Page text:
Rime of the Ancient Mariner is a 1975 film by director Raúl daSilva. It is a photoanimated-live action visualization of Samuel Taylor Coleridge's poem of the same name, featuring a direct reading given by renowned British actor Sir Michael Redgrave. DaSilva's film has won multiple minor awards and recognitions and, according to DaSilva, has been said to effectively render the otherwise-difficult poem comprehensible by even the youngest of readers.
Raúl daSilva's film introduces additional sensory perception elements to Coleridge's Rime of the Ancient Mariner by taking the poem, which was written in a faux-archaic (purportedly Elizabethan) form of English and visualizing it. This was accomplished with the help of Sir Michael Redgrave (who'd taught the epic poem as a young schoolmaster before becoming an actor) and with the additional use of sound and music to enhance, support, and illustrate the poem's dramatic and often difficult language.
The Wikipedia article on photoanimation explains the technique used for this film. It is a time consuming, arduous procedure that includes the analysis and breakdown of the entire sound track and the planning of frame to frame exposure of all visual elements. Using the Oxberry master series animation stand the process took six months. The film took two years of production to complete.
The film was entered into six international film festivals and won six prizes, five of which were in the first-place category.Golden Eagle (first place) CINE: Washington, DC
Gold Medal(first place) International Film & TV Festival of New York City
Gold Venus (first place) Virgin Islands Film Festival
CINDY Statuette (first place) Template:IFPA (Information Film Producers Association), Hollywood, California
CHRIS Statuette (first place) Columbus International Film Festival
Certificate of Merit (general recognition of creativity) Chicago International Film Festival
Raúl daSilva used the film in his classes as a teaching aid. Not only did students enjoy it, but their overall comprehension rose from fifty to one-hundred percent. They found it easier to understand the poem’s timeless message, many going on to reread the poem with a much greater degree of understanding. In his efforts to study students’ reactions he also showed it to a number of student groups—some as young as third Grade—where it was equally enjoyed and understood. In the ensuing years Raúl received unanimous critical acclaim for his production, with letters coming from as far as Australia offering expressions of gratitude from English teachers. From that point it began to accumulate interest from the general public.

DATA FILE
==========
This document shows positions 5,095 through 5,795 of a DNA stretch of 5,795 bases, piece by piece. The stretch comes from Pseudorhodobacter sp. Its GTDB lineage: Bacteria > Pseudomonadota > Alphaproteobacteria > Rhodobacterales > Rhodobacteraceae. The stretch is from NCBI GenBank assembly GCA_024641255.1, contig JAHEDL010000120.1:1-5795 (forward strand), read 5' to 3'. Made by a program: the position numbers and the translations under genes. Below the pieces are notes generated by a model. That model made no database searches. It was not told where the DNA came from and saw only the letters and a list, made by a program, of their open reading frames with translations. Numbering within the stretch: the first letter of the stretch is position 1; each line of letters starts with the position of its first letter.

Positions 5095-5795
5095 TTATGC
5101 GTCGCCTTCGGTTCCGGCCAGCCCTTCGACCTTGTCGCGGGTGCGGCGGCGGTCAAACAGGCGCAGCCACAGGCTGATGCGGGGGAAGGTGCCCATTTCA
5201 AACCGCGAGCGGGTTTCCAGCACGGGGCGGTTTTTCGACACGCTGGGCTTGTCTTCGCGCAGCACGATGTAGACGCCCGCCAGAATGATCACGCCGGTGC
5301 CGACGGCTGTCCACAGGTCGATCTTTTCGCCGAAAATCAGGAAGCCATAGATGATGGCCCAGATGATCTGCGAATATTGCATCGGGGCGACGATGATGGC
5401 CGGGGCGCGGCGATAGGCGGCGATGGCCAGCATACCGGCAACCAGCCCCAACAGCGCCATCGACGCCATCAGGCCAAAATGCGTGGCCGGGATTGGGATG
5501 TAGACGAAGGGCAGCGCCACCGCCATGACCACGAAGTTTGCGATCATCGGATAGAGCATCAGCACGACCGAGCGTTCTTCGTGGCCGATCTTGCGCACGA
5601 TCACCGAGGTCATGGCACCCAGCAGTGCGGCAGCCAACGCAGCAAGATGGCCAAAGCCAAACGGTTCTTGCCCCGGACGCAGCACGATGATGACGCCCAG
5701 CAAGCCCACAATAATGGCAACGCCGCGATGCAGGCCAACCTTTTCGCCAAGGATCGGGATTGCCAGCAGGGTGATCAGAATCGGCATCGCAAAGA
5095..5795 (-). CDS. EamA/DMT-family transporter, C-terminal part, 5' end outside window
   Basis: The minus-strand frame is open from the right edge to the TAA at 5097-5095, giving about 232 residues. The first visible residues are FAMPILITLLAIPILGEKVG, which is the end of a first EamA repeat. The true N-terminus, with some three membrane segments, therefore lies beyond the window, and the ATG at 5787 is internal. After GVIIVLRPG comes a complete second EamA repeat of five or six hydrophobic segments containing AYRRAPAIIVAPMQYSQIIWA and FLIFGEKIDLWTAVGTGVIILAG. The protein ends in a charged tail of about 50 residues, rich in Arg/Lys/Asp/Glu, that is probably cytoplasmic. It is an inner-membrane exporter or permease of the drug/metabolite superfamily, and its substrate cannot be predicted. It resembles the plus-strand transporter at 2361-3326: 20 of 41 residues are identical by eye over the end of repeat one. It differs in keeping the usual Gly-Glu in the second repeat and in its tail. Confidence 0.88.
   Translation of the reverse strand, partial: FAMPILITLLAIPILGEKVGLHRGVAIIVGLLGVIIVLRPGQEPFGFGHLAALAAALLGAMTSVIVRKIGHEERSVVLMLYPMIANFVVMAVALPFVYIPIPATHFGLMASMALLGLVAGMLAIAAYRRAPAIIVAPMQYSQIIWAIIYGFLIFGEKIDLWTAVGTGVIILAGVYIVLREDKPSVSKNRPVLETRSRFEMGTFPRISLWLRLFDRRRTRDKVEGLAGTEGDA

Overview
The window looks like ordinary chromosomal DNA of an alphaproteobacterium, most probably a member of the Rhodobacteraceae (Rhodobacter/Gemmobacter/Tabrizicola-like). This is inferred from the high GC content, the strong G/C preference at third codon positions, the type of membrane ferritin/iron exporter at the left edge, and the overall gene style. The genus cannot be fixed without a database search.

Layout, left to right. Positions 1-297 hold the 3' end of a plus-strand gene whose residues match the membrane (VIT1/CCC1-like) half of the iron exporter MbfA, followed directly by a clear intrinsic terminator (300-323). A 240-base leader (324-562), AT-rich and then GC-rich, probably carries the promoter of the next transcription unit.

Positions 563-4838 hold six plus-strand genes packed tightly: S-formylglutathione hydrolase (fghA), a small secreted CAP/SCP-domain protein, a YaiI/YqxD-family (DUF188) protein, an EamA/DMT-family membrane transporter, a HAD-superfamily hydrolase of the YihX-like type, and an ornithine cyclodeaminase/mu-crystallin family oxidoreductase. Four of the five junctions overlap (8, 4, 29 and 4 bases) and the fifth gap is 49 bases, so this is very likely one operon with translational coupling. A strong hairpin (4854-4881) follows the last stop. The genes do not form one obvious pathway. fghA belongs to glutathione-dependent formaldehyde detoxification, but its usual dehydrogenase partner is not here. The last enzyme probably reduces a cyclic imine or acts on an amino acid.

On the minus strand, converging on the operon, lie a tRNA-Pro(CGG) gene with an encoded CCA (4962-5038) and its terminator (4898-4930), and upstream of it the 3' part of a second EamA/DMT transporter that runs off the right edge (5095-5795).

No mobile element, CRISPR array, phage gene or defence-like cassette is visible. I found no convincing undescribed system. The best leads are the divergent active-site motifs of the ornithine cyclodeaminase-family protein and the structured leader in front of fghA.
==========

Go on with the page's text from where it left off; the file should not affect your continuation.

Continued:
On June 11, 1978 an ABC affiliate in Rochester, NY scheduled the one-hour program for a prime-time slot opposite CBS’s popular news program, 60 Minutes. The broadcast title for the film was The Strangest Voyage and included a short biography on the poem's author, Samuel Taylor Coleridge. The fact that local newspapers ran front page stories on the broadcast might have helped as it allegedly completely eclipsed 60 Minutes in viewer response. According to daSilva, the then program manager reported that by the end of the broadcast the telephone switchboard was flooded with calls from viewers expressing praise and gratitude for the broadcast. Similar reports came from the program’s sponsor, Columbia Banking, and according to their senior vice president marketing, hundreds of letters were received after the broadcast, many from people who said they planned on opening accounts at the bank.
The film has been distributed on VHS since 1985 and starting in April 2007 on DVD. The film was released to a responsive commercial market despite the fact that it has never been promoted or advertised.
A review in the April 1986 edition of Library Journal called it "a must for schools, and an excellent choice for public libraries."
daSilva plans to have the film circulated worldwide where it has thus far not been released, believing Samuel Taylor Coleridge’s intrinsic message about the sanctity of all life on Earth is just as important today as it has ever been.Raúl daSilva's Rime of the Ancient Mariner